"LUSAC" was an acronym for "Lepère U.S. Army Combat", Georges Lepère being the name of the French designer. Although completed too late for service in WW-I, this was by far the best combat aircraft developed in the U.S. during that conflict, and would have been the U.S. Army Air Service's equivalent to the Bristol Fighter. Two examples were sent to France for evaluation just before the end of the war, but that was as close as the type ever came to combat. Nevertheless performance was outstanding, with a top speed of 133 mph. In 1920 a LUSAC 11 fitted with a turbo-supercharged engine set a world altitude record of over 33,000 feet. As a result of three years of highly-competitive combat, by the time that the U.S. entered WW-I in 1917 the U.S. aircraft industry was lagging far behind that of the European countries. The LUSAC 11 was the only combat aircraft developed in the U.S. during WW-I to have been truly up to contemporary European standards, and in fact actually exceeded most of its' contemporaries.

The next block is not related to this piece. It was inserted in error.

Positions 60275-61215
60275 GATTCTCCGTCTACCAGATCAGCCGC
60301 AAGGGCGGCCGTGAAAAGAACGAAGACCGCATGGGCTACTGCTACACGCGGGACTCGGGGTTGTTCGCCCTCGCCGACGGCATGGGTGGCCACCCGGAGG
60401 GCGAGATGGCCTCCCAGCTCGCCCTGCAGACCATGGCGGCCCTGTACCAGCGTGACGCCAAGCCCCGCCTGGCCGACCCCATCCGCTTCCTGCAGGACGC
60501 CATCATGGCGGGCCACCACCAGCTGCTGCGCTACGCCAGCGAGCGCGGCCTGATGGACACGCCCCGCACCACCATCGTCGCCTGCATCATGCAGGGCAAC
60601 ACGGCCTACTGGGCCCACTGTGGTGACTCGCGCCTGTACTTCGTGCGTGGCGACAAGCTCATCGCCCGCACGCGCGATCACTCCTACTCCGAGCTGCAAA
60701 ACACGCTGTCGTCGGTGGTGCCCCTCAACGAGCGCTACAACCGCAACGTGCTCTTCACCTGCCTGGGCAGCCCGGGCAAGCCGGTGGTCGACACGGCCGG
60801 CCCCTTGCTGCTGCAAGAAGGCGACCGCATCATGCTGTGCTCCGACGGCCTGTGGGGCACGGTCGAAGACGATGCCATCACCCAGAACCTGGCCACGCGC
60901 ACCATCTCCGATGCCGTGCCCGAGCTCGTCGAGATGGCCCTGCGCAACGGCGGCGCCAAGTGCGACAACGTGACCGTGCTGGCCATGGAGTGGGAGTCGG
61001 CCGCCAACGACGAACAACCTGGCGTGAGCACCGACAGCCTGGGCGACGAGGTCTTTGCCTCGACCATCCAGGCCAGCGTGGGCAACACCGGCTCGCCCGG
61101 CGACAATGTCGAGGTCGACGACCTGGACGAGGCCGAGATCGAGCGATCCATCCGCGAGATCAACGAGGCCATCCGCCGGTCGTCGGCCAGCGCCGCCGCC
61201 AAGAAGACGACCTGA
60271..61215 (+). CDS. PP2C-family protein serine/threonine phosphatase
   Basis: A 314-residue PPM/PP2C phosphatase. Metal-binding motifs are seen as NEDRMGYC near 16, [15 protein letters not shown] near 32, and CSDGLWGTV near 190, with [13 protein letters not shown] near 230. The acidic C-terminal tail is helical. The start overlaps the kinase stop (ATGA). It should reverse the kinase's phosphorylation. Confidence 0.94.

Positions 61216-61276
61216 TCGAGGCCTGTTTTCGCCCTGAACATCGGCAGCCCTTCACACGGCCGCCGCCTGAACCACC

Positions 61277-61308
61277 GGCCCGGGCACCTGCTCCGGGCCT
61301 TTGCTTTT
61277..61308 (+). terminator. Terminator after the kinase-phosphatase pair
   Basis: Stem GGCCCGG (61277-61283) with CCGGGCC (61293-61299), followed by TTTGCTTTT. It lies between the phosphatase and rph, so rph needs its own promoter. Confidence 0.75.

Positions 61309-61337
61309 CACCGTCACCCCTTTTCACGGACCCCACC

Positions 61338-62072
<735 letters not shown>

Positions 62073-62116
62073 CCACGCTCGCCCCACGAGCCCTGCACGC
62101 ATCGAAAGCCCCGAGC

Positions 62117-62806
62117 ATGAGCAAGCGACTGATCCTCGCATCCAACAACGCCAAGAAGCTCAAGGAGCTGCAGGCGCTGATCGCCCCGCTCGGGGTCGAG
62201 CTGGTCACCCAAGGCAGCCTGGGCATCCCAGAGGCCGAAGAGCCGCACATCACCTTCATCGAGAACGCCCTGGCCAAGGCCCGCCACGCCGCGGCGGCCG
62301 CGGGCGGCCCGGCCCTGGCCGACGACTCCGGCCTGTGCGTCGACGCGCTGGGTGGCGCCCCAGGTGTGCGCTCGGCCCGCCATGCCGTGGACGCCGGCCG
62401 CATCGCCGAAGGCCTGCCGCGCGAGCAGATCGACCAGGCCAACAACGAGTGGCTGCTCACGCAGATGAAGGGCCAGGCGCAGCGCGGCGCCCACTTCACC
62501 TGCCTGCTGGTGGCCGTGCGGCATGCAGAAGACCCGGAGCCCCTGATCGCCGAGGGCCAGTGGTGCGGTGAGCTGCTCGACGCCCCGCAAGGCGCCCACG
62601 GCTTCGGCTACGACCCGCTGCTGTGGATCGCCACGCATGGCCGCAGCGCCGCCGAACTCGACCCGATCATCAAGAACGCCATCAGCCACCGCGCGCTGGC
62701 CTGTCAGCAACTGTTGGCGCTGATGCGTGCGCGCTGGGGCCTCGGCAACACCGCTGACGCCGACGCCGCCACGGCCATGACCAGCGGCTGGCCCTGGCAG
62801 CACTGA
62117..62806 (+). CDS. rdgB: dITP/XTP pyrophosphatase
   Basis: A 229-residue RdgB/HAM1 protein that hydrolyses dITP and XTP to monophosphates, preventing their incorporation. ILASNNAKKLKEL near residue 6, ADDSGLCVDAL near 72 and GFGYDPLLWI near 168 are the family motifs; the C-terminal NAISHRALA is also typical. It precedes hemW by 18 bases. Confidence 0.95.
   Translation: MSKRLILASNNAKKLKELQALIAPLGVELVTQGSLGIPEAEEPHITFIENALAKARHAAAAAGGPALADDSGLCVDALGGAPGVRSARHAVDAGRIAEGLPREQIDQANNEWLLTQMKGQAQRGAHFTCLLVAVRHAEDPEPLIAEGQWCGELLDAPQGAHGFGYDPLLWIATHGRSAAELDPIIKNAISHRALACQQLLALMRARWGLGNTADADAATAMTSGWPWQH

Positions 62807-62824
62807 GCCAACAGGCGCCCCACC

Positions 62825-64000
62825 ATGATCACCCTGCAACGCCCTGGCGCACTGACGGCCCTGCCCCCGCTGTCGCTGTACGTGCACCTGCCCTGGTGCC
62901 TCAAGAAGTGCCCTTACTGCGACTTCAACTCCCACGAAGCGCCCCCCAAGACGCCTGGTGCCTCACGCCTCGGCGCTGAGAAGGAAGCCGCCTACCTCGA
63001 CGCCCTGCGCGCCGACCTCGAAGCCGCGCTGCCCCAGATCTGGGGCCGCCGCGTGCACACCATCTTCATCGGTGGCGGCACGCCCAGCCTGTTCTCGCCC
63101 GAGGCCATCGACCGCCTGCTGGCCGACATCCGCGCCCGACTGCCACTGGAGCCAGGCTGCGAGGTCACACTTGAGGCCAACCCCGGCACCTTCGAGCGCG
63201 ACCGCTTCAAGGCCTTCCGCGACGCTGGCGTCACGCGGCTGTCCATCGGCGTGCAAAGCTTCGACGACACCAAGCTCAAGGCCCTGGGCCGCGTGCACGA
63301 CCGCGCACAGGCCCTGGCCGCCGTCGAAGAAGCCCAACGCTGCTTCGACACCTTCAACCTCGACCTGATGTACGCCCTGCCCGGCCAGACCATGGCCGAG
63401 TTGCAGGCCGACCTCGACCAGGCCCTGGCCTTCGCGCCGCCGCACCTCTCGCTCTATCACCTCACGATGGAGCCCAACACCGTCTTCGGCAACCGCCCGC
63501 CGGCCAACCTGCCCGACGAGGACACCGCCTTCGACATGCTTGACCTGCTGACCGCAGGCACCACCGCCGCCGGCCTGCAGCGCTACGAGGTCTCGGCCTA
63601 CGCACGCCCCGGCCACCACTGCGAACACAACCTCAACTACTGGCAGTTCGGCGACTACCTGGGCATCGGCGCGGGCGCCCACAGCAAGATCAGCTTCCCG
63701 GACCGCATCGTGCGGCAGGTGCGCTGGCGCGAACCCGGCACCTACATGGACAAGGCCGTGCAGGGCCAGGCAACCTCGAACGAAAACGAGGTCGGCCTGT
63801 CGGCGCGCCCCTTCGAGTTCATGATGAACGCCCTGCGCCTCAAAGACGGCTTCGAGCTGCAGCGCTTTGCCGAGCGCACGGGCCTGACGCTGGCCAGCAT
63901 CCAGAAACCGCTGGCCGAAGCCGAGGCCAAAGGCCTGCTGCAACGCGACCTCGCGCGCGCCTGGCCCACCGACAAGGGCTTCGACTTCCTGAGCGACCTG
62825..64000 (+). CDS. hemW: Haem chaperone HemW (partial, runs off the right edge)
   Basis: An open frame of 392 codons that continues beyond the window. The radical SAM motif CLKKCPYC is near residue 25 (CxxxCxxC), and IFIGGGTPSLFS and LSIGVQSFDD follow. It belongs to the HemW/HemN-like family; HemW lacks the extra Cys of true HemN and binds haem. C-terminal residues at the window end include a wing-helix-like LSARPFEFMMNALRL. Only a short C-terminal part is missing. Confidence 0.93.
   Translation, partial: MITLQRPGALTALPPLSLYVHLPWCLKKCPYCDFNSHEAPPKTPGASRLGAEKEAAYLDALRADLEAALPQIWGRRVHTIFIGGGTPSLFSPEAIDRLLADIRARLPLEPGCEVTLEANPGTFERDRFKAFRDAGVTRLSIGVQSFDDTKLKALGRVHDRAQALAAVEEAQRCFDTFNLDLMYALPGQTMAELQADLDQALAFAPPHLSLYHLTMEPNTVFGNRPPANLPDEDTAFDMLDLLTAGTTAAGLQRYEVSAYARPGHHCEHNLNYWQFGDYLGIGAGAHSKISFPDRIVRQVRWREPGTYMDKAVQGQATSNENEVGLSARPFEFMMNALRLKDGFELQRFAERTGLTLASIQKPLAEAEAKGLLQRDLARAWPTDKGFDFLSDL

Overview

|Charles Hinton, 04.10.2010|
Not about this aircraft - but Engineering Division produced USAC - 1, USB-2, USD-9, and the XB1A. They also modified a Bristol and build one USB-1 which became the XB1A